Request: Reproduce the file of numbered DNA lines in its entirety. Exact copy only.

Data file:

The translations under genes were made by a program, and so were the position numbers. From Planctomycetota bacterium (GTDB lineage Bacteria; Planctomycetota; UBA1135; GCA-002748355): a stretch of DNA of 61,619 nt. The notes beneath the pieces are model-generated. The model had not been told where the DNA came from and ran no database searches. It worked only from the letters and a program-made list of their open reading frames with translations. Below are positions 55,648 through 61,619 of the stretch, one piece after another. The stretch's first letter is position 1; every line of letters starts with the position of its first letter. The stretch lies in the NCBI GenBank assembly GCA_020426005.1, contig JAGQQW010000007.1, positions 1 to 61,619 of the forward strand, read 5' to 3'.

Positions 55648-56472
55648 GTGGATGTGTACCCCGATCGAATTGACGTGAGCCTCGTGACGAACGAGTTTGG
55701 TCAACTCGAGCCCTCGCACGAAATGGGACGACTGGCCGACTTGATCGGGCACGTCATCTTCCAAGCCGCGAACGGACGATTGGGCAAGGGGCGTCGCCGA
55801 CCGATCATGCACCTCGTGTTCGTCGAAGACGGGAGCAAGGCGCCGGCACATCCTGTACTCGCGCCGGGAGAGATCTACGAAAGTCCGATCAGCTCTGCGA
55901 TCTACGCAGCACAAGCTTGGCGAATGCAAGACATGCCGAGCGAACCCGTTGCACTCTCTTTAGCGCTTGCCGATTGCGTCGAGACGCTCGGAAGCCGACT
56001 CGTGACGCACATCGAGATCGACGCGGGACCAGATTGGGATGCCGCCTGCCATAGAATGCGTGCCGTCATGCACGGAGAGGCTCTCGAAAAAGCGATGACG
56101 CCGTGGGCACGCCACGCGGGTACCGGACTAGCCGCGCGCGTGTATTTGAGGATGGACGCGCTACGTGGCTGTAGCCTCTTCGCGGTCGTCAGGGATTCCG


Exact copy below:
The translations under genes were made by a program, and so were the position numbers. From Planctomycetota bacterium (GTDB lineage Bacteria; Planctomycetota; UBA1135; GCA-002748355): a stretch of DNA of 61,619 nt. The notes beneath the pieces are model-generated. The model had not been told where the DNA came from and ran no database searches. It worked only from the letters and a program-made list of their open reading frames with translations. Below are positions 55,648 through 61,619 of the stretch, one piece after another. The stretch's first letter is position 1; every line of letters starts with the position of its first letter. The stretch lies in the NCBI GenBank assembly GCA_020426005.1, contig JAGQQW010000007.1, positions 1 to 61,619 of the forward strand, read 5' to 3'.

Positions 55648-56472
55648 GTGGATGTGTACCCCGATCGAATTGACGTGAGCCTCGTGACGAACGAGTTTGG
55701 TCAACTCGAGCCCTCGCACGAAATGGGACGACTGGCCGACTTGATCGGGCACGTCATCTTCCAAGCCGCGAACGGACGATTGGGCAAGGGGCGTCGCCGA
55801 CCGATCATGCACCTCGTGTTCGTCGAAGACGGGAGCAAGGCGCCGGCACATCCTGTACTCGCGCCGGGAGAGATCTACGAAAGTCCGATCAGCTCTGCGA
55901 TCTACGCAGCACAAGCTTGGCGAATGCAAGACATGCCGAGCGAACCCGTTGCACTCTCTTTAGCGCTTGCCGATTGCGTCGAGACGCTCGGAAGCCGACT
56001 CGTGACGCACATCGAGATCGACGCGGGACCAGATTGGGATGCCGCCTGCCATAGAATGCGTGCCGTCATGCACGGAGAGGCTCTCGAAAAAGCGATGACG
56101 CCGTGGGCACGCCACGCGGGTACCGGACTAGCCGCGCGCGTGTATTTGAGGATGGACGCGCTACGTGGCTGTAGCCTCTTCGCGGTCGTCAGGGATTCCG